I have a 48 character AES-192 encryption key which I'm using to decrypt an encrypted database.

However, it tells me the key length is invalid, so I logged the results of getBytes().

When I execute:

final String string = "346a23652a46392b4d73257c67317e352e3372482177652c";
final byte[] utf32Bytes = string.getBytes("UTF-32");

Using BlueJ on my mac (Java Virtual Machine), I get 192 as the output.

However, when I use:

Log.d(C.TAG, "Key Length: " + String.valueOf("346a23652a46392b4d73257c67317e352e3372482177652c".getBytes("UTF-32").length));

I get 196 as the output.

Does anybody know why this is happening, and where Dalvik is getting an additional 4 bytes from?

  • 1
    Why not dump the bytes to see?
    – Jon Skeet
    Nov 29, 2012 at 15:17
  • @JonSkeet Good idea. I'll edit in a bit. Nov 29, 2012 at 15:18
  • 3
    it's probably the BOM, 00 00 FE FF Nov 29, 2012 at 15:18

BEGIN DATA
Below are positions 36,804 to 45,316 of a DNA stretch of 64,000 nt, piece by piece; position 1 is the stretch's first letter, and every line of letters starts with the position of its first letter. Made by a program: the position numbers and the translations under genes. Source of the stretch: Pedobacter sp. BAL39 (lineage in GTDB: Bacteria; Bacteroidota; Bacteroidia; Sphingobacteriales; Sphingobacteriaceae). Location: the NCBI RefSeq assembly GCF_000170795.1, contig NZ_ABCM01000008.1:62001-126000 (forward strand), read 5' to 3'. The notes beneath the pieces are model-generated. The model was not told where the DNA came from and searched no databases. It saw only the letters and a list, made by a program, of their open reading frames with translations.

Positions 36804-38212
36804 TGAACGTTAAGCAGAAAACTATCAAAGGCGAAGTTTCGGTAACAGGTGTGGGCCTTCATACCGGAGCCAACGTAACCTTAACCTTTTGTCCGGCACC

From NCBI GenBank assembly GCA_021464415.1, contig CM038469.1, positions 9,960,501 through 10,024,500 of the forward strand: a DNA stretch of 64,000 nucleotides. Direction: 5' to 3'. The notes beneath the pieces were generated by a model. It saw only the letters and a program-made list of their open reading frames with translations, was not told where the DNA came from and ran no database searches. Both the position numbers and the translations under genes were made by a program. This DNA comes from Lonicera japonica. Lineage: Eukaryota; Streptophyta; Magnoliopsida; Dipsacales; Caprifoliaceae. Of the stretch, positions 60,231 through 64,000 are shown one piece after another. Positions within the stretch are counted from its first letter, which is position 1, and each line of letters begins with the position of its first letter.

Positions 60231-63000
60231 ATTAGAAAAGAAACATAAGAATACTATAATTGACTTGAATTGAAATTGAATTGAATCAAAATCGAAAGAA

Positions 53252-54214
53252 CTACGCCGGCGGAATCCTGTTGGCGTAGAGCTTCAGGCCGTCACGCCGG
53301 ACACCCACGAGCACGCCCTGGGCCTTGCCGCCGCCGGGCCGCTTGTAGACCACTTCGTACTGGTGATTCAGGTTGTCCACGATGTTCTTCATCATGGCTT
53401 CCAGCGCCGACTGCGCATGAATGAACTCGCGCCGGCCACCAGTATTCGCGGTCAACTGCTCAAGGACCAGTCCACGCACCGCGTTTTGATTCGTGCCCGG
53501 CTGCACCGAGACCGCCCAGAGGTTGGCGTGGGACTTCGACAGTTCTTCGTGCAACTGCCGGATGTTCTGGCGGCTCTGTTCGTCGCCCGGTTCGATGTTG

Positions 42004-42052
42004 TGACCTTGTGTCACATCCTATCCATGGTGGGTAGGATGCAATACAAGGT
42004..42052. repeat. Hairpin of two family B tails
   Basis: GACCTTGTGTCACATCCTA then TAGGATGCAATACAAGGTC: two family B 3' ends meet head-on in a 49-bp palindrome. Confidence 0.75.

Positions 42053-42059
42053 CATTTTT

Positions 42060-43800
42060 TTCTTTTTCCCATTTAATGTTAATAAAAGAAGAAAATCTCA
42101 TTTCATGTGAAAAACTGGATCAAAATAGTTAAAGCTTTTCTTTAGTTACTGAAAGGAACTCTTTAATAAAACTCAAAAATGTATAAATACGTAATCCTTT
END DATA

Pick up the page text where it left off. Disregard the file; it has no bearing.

2 Answers 2


You should specify endianess on both machines

final byte[] utf32Bytes = string.getBytes("UTF-32BE");

Note that "UTF-32BE" is a different encoding, not special .getBytes parameter. It has fixed endianess and doesn't need BOM. More info: http://www.unicode.org/faq/utf_bom.html#gen6

  • Why would that affect the number of bytes ? Nov 29, 2012 at 15:20
  • 1
    Because endianess specified UTF32 doesn't need BOM. Worth a shot.
    – Esailija
    Nov 29, 2012 at 15:21
  • Ah yes. This was the problem. They both show 192 now. I'll accept when the system lets me. Nov 29, 2012 at 15:22
  • 3
    @RaghavSood Or instead of using 192 bytes you could use just 24. ;) Nov 29, 2012 at 15:24

Why would you UTF-32 encode plain a hexidecimal number. Thats 8x larger than it needs to be. :P

String s = "346a23652a46392b4d73257c67317e352e3372482177652c";
byte[] bytes = new BigInteger(s, 16).toByteArray();
String s2 = new BigInteger(1, bytes).toString(16);
System.out.println("Strings match is "+s.equals(s2)+" length "+bytes.length);


Strings match is true length 24
  • While this works better with the task I'm doing, @Esailija's answer is more accurate to this question. Thanks for this as well! Nov 29, 2012 at 15:27

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